Thursday, February 12, 2009

How Does The Budget Framework Impact Environmental Protections?

The budget agreement reached by legislative leaders and the governor includes $15.8 billion in spending cuts, $14.3 billion in new taxes (including a 12 cent increase in the gas tax, 1% increase in sales tax, and .5% increase vehicle license fee, amongst others), and $10.9 billion in borrowing. Assuming that the proposal passes the Senate and Assembly this weekend – and passage is still in doubt -- portions of the deal will need to go to the voters for approval, likely on a special election later this year.

Given these serious funding cuts, and the myriad demands by Republican legislators to suspend or delay environmental protections, how did the environment fare in the final deal?

Smoke from diesel off-road vehicles is a major source of pollution, and delaying these new protections prevents us from cleaning up this serious threat to public health.

The biggest financial hit is to transit funding. The proposal suspends all state support for local transit for the remainder of 2009, as well as next year. The program remains, but has been totally de-funded. This brings the transit funding cuts from the last two budgets to about $3 billion.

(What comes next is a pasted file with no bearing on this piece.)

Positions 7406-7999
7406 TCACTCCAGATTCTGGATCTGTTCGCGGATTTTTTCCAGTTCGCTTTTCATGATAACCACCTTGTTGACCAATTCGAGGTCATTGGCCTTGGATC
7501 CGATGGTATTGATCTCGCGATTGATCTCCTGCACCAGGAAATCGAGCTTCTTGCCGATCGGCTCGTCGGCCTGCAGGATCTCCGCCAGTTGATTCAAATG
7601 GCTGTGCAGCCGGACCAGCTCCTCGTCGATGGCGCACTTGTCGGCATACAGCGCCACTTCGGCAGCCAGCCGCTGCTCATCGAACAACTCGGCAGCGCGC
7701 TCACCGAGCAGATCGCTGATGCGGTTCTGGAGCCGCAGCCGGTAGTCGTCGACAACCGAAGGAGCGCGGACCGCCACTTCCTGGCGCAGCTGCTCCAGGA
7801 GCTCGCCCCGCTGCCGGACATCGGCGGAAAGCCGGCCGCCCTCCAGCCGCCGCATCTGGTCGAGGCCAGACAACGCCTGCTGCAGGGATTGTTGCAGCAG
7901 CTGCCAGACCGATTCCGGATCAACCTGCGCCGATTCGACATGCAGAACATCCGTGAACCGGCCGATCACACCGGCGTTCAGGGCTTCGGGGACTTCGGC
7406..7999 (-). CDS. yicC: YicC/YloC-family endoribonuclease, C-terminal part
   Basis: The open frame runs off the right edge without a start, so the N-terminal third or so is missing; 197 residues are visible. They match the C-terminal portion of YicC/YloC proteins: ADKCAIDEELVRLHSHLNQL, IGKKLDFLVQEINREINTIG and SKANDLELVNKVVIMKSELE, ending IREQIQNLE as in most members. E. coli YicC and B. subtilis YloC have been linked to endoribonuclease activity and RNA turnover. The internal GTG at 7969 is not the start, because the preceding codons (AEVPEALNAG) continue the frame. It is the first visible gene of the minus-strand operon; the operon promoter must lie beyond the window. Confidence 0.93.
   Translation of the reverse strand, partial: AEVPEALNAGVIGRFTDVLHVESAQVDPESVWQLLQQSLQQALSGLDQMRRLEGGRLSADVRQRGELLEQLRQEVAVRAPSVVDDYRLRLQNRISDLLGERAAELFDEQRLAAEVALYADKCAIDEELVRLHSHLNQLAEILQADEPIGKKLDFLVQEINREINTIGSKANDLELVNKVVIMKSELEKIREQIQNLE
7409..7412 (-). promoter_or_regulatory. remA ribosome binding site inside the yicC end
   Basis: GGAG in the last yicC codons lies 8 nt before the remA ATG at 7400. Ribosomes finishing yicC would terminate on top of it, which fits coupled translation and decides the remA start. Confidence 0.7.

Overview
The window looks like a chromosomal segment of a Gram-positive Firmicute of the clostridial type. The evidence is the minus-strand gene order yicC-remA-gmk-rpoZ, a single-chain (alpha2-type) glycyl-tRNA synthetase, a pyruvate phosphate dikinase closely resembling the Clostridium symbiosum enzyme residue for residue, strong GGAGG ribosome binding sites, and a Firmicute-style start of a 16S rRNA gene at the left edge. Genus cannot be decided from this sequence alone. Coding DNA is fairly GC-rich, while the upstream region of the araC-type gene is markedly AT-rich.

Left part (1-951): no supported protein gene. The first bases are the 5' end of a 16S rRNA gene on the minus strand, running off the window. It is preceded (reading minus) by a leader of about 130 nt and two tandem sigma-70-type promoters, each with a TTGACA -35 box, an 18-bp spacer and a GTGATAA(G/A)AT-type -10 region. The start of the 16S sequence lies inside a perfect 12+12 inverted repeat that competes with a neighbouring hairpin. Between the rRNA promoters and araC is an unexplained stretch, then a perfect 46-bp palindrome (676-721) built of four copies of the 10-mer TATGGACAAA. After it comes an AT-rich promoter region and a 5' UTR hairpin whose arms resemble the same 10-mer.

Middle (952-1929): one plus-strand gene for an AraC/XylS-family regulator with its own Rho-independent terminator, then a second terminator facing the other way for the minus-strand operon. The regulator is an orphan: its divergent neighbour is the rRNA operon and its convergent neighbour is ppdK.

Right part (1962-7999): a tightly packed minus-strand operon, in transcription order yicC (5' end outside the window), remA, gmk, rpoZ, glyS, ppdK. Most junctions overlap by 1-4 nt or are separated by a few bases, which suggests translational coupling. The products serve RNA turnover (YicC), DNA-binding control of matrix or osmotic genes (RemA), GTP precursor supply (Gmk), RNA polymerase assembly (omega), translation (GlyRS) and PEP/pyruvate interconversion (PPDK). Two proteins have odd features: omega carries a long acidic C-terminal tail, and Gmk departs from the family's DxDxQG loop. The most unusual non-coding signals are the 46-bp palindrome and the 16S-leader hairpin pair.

Department of Fish and Game takes a $30 million dollar hit as a “loan” to the general fund. This could have the effect of jeopardizing an additional $30 million in federal matching funds.

Exemptions from the California Environmental Quality Act, and truncated permit review, for eight road building projects. Although the worst of the proposed road building exemptions were eliminated, several smaller projects were included in the final deal.

The California Conservation Corp, a very popular and successful program that had been proposed for elimination, was saved.

The Williamson Act for preservation of agricultural land was restored.

Perhaps just as notable as what is included in the budget is how many of the Republican demands did not end up in the budget, including:

-Hobbling the Air Resources Board with red tape;
-Preventing the use of CEQA to address greenhouse gas pollution;
-Weakening protections from pesticides; and
-Far more sweeping exemptions for road construction projects.

While this was a terrible way to develop a budget – by 5 people in total secrecy – there is one other upside. The proposed budget framework would cover the remainder of this year as well as next fiscal year (2009-10). So we will not have a repeat of this hostage-taking scenario later this summer.

Although there is a lot not to like about this budget deal, and much of the next few years will need to focus on undoing some of the damage, we appreciate Senator Steinberg and Speaker Bass’ extraordinary efforts to minimize the damage, given an untenable situation.

Reform of the budget process – especially the elimination of the 2/3 requirement for passing budgets and taxes -- is desperately needed to prevent this kind of fiscal blackmail from happening again.

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